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Out of the Blue: Creative mini-utopia rejuvenates the spirit

City of 60,000 comes together in the desert east of Reno with the goal of giving and displaying kindness.

September 06, 2013|By Billy Fried
  • Waiting in the line to get out of Burning Man - dust-filled and exhausted
Waiting in the line to get out of Burning Man - dust-filled… (Billy Fried )

The weekend before it began my van was packed so full of gear I had to buy a roof rack to accommodate more. Plus there were the four bikes hitched to the back.

I was headed to Burning Man for the fourth time, that annual pilgrimage in the parched Black Rock desert northeast of Reno known for its public nudity, radical exhibitionism and all-night drug- and sex-filled parties. It's all of that, of course, but much more.

Even with the past experiences, it never seems to get easier. In fact, with the added knowledge comes the desire to build a more elaborate camp. The first year you take an RV, protected from the elements, with a kitchen, AC and shower. But then you see how the real Burners do it, with spacious tents, shade structures, chill areas, solar showers, viewing platforms, and perhaps a custom decorated dance club, bar or healing center.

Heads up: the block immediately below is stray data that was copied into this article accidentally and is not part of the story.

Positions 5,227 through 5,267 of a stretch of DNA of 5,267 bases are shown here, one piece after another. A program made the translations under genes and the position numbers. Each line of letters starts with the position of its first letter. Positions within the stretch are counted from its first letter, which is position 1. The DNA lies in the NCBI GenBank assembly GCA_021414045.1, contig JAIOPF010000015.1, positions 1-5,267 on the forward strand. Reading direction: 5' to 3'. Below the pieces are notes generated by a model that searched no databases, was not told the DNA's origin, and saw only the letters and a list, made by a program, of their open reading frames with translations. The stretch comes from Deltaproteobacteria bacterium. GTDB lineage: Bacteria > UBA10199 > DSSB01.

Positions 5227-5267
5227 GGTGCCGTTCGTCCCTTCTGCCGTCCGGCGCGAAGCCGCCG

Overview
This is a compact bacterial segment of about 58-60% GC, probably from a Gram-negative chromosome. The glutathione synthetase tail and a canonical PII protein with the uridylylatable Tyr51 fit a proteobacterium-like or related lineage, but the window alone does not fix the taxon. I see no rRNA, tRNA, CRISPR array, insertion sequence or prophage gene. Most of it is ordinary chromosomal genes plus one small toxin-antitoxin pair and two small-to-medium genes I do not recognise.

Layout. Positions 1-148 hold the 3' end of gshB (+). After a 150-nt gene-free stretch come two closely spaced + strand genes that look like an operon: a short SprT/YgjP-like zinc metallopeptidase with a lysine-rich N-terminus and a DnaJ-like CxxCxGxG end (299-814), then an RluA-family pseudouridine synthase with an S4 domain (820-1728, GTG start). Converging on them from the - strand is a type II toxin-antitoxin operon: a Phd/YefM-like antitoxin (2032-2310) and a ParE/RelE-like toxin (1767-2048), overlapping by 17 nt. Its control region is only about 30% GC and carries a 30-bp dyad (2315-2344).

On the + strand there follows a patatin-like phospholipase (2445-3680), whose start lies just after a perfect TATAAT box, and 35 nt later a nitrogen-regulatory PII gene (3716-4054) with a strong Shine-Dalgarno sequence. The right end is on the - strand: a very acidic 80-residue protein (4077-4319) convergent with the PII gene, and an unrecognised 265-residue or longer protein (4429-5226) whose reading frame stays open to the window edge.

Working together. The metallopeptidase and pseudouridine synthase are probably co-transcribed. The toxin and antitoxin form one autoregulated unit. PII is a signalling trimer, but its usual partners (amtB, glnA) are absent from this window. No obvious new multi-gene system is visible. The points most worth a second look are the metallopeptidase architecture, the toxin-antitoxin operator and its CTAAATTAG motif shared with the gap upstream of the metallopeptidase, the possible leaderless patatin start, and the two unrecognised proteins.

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You, too, want to join the fun and be more authentic and creative, and that means forgoing the gas guzzler in favor of radical self reliance, one of Burning Man's core tenets.

My tribe of 12 this year comprised a few professional craftsmen, including Lagunans Chris Prelitz and Nicholas Hernandez. That made for a crew with the skills to actually build something. We departed early Sunday morning on the 10-hour drive to Reno, where we would stay overnight, enjoy our last plumbing for a week, and then embark in the early a.m. in an effort to bypass the usual lines to get in to Black Rock City.

As one of the senior Burners, I led the caravan of three. We departed at 4 a.m. on the I-80 east for the 2.5 hour drive. I punched in my coordinates and knew what exit I was looking for. Only it never came.

Because it was dark and I had a van with precarious cargo lashed to the roof, I didn't look at Google Maps — until I was 60 miles past the exit. Not an auspicious start. We turned around, lost two hours, but eventually joined the line of cars that swelled the single lane road to Burning Man.

I had ample time to beat myself up over the precious hours lost. This, of course, is part of the Burner experience, the test of will and ability to surrender to any and all adversity.

We reached our camp in the afternoon, and spent the rest of Monday building our own camp-within-a-camp, with a shaded lounge, evaporative shower stall, kitchen and separate living quarters. Plus we had to decorate our bikes with LED lights and L-wire so we could be seen at night.

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